John Brown, his wife, and young children followed two of their adult sons to the Kansas Territory in 1855. A year earlier, Congress had declared that the people of Kansas and Nebraska would vote on whether the territories would be free or slave. Large numbers of pro- and anti-slavery settlers had rushed to the area hoping to sway the vote in their favor.

"Though a white gentleman, [Brown] is in sympathy a black man, and as deeply interested in our cause, as though his own soul had been pierced with the iron of slavery."

Pro-slavery forces terrorized the region in an effort to intimidate anti-slavery men and influence the elections. The homes of anti-slavery families were burned, their livestock slaughtered, crops destroyed; men were imprisoned, tortured, maimed, and murdered. One of John Brown's own sons was killed.

Brown was determined to fight back. He organized the defense of his free-soil town of Osawattomie, Kansas, then launched an offensive against the pro-slavery forces. In May of 1856 he led an attack on a pro-slavery settlement along Pottawatomie Creek in which five unarmed men were killed.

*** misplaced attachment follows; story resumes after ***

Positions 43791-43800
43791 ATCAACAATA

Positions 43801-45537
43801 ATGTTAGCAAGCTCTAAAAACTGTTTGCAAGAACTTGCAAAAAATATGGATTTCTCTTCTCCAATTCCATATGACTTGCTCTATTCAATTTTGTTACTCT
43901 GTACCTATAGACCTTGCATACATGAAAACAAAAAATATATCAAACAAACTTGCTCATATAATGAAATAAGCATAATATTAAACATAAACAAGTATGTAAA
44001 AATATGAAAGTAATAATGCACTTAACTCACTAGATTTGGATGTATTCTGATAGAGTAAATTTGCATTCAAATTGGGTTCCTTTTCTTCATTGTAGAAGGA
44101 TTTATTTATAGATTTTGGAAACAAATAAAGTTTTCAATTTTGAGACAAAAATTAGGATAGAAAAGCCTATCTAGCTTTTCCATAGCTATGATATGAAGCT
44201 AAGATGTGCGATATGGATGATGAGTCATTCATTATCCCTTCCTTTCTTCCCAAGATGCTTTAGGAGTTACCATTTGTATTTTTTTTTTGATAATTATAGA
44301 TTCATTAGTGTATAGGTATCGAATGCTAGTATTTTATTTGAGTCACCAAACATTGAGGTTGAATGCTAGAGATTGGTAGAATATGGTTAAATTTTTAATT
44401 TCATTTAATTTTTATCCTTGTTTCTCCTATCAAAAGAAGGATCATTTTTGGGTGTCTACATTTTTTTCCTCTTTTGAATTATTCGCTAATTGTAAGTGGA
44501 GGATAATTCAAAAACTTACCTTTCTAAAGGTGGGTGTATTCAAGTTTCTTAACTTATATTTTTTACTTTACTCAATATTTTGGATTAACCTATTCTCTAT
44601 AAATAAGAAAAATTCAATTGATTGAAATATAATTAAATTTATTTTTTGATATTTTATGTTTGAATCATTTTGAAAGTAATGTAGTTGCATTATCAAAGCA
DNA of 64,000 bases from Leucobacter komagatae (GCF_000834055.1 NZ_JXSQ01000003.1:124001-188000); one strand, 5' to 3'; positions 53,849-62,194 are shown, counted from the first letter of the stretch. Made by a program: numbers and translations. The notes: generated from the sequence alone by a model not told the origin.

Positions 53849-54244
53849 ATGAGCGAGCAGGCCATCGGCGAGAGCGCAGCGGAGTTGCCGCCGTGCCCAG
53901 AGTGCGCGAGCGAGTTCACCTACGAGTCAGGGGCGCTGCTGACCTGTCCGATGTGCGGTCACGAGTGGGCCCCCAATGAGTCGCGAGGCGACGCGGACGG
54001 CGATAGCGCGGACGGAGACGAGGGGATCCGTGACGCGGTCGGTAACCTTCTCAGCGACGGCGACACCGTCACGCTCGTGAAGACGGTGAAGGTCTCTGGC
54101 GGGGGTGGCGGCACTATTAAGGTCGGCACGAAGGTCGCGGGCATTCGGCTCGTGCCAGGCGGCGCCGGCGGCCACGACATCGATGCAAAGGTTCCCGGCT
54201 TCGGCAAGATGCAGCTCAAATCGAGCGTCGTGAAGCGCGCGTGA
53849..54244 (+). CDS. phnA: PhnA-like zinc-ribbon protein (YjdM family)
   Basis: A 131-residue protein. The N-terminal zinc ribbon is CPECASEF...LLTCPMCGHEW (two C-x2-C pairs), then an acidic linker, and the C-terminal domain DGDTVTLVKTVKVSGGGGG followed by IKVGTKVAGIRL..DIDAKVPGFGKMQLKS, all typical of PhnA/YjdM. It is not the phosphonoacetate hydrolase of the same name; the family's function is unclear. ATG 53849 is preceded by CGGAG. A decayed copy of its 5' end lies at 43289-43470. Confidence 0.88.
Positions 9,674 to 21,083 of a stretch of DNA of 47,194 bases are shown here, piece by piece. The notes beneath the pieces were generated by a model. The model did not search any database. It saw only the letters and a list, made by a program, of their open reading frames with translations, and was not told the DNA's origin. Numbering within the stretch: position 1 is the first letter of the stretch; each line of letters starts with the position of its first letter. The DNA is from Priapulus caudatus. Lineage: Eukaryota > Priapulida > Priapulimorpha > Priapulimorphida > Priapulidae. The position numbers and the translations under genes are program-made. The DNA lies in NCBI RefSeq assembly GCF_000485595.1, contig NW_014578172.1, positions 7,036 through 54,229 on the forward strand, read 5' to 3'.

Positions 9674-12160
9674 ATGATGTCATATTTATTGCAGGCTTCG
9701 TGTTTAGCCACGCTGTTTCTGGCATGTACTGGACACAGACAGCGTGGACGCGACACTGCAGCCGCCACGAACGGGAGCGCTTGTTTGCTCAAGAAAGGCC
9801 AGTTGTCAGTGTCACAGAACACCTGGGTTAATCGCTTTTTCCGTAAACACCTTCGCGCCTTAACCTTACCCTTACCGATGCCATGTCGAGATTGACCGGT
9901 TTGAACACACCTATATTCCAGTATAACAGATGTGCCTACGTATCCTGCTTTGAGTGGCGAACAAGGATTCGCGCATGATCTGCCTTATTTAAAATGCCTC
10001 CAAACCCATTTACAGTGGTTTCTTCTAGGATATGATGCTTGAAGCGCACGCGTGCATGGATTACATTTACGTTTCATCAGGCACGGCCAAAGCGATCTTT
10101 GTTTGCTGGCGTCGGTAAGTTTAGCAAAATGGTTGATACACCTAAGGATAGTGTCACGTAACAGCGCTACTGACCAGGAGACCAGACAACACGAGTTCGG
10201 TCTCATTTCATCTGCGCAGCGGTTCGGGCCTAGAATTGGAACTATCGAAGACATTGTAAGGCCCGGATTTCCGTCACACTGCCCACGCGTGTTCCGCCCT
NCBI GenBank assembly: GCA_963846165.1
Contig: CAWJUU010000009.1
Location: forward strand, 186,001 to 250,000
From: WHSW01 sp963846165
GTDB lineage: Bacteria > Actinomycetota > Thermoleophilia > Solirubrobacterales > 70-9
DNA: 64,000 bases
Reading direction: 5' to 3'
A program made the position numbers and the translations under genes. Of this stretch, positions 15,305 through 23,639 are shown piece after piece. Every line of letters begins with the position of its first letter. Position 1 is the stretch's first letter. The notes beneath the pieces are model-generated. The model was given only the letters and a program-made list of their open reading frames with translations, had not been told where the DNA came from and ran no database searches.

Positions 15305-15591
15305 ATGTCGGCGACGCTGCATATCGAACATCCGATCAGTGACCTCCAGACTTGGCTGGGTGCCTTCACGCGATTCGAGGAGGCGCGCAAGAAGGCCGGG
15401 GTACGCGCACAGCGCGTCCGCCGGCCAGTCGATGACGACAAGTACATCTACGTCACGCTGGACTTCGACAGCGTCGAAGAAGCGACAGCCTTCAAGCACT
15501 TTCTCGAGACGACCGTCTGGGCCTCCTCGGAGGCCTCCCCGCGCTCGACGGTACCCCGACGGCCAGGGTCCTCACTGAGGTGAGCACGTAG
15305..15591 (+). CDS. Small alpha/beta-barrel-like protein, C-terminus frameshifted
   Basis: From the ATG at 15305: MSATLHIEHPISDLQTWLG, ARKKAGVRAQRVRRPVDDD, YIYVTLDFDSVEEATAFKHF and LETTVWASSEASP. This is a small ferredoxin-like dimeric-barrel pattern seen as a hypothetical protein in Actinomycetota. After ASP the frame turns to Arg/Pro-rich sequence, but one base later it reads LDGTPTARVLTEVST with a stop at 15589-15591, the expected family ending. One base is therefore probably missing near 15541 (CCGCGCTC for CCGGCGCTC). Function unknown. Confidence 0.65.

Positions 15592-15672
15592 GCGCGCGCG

Brown's complicity in the Pottawatomie murders was not widely known. His reputation for militant resistance made him a national figure and a hero to abolitionists back east. They saw him as a man who was unafraid to take action — a refreshing change after two decades of a movement that relied on "moral suasion." John Brown was willing to risk everything, even his own and his children's lives, to rid the nation of slavery.

John Brown was willing to risk everything, even his own and his children's lives, to rid the nation of slavery.